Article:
Bread and scrape redefined

      We discovered this lovely Victorian storage jar for 'Virol, a preparation of Bone-Marrow, an ideal fat food for children & invalids'. The jar is about twelve inches tall so you would have been able to spread it on thick with that amount near to hand or maybe it was eked out over a month or two before the next big purchase. Lovely old type on the stoneware jar too.
      Originally it was made experimentally by the Bovril Company in 1899 and the product went onto the market for sale to the general public in 1900 with production in Perivale finally ending in 1978.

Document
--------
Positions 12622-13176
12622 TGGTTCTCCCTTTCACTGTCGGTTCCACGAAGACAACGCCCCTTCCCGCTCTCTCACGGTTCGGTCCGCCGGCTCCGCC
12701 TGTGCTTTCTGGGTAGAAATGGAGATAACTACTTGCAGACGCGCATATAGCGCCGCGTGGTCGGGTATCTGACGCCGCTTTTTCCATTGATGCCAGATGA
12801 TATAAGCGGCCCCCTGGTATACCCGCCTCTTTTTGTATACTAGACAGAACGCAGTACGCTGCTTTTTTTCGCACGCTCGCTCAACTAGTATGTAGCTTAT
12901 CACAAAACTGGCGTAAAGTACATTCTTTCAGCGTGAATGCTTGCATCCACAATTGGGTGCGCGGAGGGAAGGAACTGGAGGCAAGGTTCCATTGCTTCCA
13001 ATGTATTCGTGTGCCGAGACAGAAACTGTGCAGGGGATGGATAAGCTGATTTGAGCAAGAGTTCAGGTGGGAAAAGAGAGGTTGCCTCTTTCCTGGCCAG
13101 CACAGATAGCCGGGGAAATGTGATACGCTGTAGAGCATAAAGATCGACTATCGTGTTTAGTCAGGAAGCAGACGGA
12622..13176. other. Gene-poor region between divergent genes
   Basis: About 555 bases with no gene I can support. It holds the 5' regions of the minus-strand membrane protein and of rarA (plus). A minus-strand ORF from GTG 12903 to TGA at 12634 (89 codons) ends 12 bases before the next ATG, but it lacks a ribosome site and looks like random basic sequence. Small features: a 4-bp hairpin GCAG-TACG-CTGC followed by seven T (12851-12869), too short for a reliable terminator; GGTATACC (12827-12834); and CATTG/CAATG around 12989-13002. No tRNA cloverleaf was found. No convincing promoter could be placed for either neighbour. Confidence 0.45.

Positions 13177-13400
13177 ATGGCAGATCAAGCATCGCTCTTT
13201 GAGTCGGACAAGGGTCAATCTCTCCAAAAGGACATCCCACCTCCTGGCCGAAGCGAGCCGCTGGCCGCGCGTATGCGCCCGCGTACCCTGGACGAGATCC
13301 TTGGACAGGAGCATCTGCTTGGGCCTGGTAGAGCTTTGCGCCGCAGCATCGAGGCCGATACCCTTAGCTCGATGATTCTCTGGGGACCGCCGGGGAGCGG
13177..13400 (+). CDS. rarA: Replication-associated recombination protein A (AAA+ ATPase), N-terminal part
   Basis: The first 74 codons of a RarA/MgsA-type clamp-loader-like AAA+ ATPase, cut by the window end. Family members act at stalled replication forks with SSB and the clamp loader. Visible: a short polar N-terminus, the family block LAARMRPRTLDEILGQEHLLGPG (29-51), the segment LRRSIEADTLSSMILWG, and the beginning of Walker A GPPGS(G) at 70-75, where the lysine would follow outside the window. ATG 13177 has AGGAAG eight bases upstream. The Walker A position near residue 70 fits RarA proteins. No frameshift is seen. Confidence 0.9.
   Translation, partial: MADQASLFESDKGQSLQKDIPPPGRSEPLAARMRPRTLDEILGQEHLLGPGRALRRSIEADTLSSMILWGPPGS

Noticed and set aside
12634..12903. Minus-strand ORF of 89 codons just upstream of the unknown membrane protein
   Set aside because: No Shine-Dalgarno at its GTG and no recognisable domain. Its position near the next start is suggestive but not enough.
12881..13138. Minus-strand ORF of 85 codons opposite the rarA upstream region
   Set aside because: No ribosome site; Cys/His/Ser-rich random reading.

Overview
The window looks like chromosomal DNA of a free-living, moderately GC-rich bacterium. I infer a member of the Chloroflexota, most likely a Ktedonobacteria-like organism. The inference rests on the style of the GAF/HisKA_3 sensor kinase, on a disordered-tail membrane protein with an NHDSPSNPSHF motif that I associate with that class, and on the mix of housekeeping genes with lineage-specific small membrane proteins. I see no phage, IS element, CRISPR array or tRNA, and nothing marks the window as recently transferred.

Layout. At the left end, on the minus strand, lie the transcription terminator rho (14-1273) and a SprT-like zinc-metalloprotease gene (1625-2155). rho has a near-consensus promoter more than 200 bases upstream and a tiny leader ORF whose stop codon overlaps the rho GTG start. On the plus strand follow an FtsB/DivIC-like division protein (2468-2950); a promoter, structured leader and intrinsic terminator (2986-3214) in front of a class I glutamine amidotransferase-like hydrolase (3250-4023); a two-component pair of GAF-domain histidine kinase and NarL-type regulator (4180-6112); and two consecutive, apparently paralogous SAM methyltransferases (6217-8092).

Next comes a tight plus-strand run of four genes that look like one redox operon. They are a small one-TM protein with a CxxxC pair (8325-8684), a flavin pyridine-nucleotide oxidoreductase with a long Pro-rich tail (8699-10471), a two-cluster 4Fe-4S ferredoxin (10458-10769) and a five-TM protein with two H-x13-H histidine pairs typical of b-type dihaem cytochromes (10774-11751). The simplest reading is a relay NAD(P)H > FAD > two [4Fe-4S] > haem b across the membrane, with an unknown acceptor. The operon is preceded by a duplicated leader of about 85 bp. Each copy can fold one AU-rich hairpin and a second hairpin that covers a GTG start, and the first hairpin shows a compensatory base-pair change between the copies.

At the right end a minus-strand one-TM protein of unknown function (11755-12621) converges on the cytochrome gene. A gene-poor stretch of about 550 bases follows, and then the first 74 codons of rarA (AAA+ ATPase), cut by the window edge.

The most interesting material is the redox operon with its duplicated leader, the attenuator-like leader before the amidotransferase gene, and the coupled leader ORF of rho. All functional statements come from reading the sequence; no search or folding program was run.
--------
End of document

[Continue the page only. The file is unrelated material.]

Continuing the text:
We think it must have been very similar to the marrow, meat juices and jelly that gathers in the roasting tin under a really good roast beef joint on Sunday, and just as tasty too.
      Bread and scrape for Sunday tea it is.


  1. That is amazing John! I have the very same jar in my shed - found it perfectly preserved in the river a few years ago. It would be interesting to see the reaction if this were served up on hot toast in 2015!!! TTFN Dickie

  2. Our daughter and her mum see the scrapings from the bottom of a meat tin as real delicacy. Along with marrow. All the best, John


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